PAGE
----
IG Metall heads towards German engineering strike

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The Independent Online
THE countdown to full-blown confrontation in Germany's key engineering sector gathered pace yesterday as calls came from IG Metall's regional federations in favour of industrial action.

This makes it likely that the trade union's executive board will hold a strike ballot when it meets in Frankfurt on Monday. Voting would probably take place at the beginning of next month, enabling a strike campaign to get under way from 7 March.

Should it come to a full strike, the industrial action is likely to be limited initially to just one region. German strikes are precision campaigns, with pressure slowly increased as different areas are targeted.

Despite its wealth, IG Metall would find it hard to sustain a full- scale strike for long, since changes to the industrial relations legislation now place a much heavier financial burden on the union.

IG Metall is likely to focus on two regions: North-Rhine/Westphalia, encompassing the Ruhr industrial heartland, where the greatest pressure from hard-pressed small and medium-sized firms - Mittelstand - will be placed on the employers' federation to take a tough line, and Baden-Wurttemberg, which would pitch IG Metall head on against giants such as Daimler-Benz.

The rhetoric has become increasingly belligerent. Neither side appears willing to propose new talks, and both say a strike is increasingly likely. The anxiousness of the employers, especially the Mittelstand - 80 per cent of members of the employers' federation have fewer than 200 workers - to cut costs, and the equal determination of the union to prevent what it sees as the destruction of hard-won gains in the past decade, have strained the negotiations.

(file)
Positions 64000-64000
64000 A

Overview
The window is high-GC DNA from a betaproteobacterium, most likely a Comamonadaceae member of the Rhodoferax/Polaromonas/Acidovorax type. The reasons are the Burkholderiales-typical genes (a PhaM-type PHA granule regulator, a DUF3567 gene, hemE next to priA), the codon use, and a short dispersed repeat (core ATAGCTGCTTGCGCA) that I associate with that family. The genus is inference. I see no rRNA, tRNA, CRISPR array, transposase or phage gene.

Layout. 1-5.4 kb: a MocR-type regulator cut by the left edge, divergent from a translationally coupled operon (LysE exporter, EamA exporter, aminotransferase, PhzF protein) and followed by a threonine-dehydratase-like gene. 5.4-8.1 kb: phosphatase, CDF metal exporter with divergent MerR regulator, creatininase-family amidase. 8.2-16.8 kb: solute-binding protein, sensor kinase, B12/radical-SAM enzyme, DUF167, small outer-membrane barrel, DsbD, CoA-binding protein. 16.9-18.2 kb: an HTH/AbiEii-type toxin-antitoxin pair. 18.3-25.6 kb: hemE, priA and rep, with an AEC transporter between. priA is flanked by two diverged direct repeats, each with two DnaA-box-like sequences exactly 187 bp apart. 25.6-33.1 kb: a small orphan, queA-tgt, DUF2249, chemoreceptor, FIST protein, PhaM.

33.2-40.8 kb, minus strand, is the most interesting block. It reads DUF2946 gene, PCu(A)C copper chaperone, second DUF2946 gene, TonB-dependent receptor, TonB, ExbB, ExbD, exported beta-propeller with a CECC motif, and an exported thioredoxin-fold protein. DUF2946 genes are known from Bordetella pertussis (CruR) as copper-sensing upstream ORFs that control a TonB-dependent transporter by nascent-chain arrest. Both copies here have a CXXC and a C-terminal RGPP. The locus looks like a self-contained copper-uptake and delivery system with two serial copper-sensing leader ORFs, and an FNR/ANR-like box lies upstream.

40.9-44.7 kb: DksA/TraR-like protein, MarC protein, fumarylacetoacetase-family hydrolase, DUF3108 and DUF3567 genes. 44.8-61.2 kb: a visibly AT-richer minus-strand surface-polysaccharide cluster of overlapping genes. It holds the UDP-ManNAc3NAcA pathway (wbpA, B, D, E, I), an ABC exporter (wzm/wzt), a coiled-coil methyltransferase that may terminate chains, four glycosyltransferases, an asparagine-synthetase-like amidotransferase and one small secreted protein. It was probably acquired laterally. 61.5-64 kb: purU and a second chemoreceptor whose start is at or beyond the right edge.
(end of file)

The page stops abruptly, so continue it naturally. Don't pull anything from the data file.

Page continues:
Behind the tough posturing, however, there are signs that the worst may be avoided. With unemployment swelling at the rate of 30,000 a month in the western engineering sector, and many firms, notably in the automotive and machine tool industries living a precarious existence, there is little stomach for a fight to the finish.

Important elements of compromise have emerged. The employers seem ready to accept cuts in working hours as a legitimate tool of job preservation, while the union appears willing to forego most compensation for less work.

There also seems to be general accord on a seasonal extension of working time beyond the 36-hour weekly average, which employers are keen to secure. Employers have also pulled back from their initial call to scrap holiday bonus pay and appear ready to give some form of employment safeguards in return for cost savings.

The original employer demand for a wage freeze has also gone. IG Metall, Germany's flagship union with 3.2 million members, is unlikely to settle for less than the chemical workers, who won a rise of 1.6 per cent in 1994.

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